The Power of Inquiry in Disruptive Times

Posted on July 31, 2020
By Liz Weaver

2The last few months have challenged many of us working for community change. There has been a rapid succession of disruptions to organizations and communities which include responding to a pandemic; moving into virtual workspaces; and trying to support workforces during rapid changes. In some communities, these disruptions have also included climate impacts like floods and forest fires. Each of these shifts have uncovered the reality of inequity and structural racism embedded in our communities and systems.  

So often, in responding to a disruption or crisis, our natural response is to act. We quickly consider what we can do to help. This pattern has repeated itself in communities across Canada where individual citizens and organizations have risen to the challenges they are facing with immediate solutions. Across the country, care-mongering initiatives have been launched to deal with the pandemic crisis. Our colleagues at Vibrant Communities – Cities Reducing Poverty documented the quick response actions that emerged during the pandemic.

Now, four months since the beginning of pandemic lock down and as communities begin to open up again, many of us are starting to ask, what now or what next?

A group that has been asking what’s next since March is Human Systems Dynamics (HSD) Institute. They have been hosting a daily call inviting individuals to share a question about how to respond to disruptive challenges. The individual poses their dilemma or question and the peers on the call don’t respond with an answer but rather add additional questions which are designed to broaden and deepen the original question posed. This Inquiry approach, focusing only on questions, before diving into solutions, provides a platform for everyone on the call the consider the deeper elements of the original question.

The HSD inquiry calls are based on the following four principles:

  • Turn judgment into curiosity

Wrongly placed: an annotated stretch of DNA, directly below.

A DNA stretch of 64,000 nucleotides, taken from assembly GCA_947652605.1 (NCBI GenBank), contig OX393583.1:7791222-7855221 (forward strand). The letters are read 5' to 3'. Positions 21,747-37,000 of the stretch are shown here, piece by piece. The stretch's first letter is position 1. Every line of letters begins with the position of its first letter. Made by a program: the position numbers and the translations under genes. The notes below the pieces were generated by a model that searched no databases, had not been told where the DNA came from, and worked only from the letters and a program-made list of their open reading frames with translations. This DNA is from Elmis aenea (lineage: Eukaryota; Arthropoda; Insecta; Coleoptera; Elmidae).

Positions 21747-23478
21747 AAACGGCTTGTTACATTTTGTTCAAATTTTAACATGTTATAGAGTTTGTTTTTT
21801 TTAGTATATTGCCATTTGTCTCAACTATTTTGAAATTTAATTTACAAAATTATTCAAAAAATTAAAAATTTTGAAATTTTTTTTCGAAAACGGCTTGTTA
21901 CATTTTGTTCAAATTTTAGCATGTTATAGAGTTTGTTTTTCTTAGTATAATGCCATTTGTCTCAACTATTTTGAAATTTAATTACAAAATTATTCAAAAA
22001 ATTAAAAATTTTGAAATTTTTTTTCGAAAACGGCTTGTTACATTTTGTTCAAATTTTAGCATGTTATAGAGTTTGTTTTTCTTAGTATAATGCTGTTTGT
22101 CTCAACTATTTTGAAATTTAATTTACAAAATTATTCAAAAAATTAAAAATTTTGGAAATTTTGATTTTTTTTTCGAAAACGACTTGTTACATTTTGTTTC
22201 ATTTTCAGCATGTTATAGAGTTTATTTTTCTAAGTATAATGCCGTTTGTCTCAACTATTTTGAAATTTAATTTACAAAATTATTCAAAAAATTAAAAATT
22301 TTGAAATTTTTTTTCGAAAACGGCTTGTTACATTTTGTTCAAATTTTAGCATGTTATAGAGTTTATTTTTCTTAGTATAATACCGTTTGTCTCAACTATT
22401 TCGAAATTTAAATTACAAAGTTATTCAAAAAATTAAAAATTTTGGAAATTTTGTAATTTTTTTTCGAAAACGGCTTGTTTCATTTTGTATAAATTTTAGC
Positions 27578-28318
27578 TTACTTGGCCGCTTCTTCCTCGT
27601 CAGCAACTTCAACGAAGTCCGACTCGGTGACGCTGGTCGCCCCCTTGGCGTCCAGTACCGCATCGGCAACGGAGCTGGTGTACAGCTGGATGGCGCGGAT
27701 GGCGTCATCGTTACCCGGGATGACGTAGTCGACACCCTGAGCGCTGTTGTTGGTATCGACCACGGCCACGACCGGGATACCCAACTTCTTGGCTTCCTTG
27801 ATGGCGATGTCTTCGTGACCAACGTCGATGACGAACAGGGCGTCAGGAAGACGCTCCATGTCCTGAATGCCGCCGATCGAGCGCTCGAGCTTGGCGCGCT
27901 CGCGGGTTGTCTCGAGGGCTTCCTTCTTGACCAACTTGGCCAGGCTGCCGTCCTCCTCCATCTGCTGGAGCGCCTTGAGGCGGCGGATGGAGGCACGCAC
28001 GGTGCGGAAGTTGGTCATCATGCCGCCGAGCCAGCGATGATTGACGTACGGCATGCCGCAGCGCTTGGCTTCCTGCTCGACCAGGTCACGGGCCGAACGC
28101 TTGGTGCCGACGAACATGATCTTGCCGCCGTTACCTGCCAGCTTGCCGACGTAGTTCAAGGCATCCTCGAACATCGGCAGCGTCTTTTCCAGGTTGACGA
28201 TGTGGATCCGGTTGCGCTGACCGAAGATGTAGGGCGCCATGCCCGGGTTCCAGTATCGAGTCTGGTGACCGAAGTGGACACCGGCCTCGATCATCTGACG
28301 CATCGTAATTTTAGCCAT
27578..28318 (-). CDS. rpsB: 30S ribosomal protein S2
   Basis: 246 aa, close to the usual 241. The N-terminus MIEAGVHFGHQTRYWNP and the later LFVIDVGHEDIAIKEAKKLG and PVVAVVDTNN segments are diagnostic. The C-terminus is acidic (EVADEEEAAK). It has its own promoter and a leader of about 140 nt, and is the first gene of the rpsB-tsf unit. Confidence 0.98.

• Turn disagreement into shared exploration
  • Turn defensiveness into self reflection
  • Turn assumptions into questions

The practice of inquiry is very helpful in the disruptive times that we are in currently. By more deeply exploring a question or dilemma we are facing with others, we uncover unexpected dimensions that we might not have considered initially.

Another simple approach for staying in inquiry is a set of three questions that we can ask ourselves before moving forward. There are three questions are:

  • WHAT: what is happening right now?
  • SO WHAT: so what does this mean for us?
  • NOW WHAT: Now what will I or we do next?

Liberating Structures provides detailed instructions for facilitating the What, So What, Now What process. This process involves reflecting in the current or the recent past, probing the impact of this on the organization or community and then drawing insights to develop a path forward.

Before we jump into the what’s now or what’s next, let’s practice inquiry. I am a person who is quick to provide advice. Sometimes even before the question has been fully asked, I think I have the solution.  I have come to realize that complex challenges don’t lend themselves to simple solutions. The practice of inquiry can be very helpful in creating moments of pause and reflection. It can deepen our understanding and connection to the question and uncover potential paths forward by looking beyond the simple and everyday.

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Collaborative Leadership, Liz Weaver, Leadership, Blog, Community Change

Liz Weaver

By Liz Weaver

Liz is passionate about the power and potential of communities getting to impact on complex issues. Liz is Tamarack’s Co-CEO and Director, Learning Centre. In this role she provides strategic direction to the organization and leads many of its key learning activities including collective impact capacity building services for the Ontario Trillium Foundation. Liz is one of Tamarack's highly regarded trainers and has developed and delivered curriculum on a variety of workshop topics including collaborative governance, leadership, collective impact, community innovation, influencing policy change and social media for impact and engagement.

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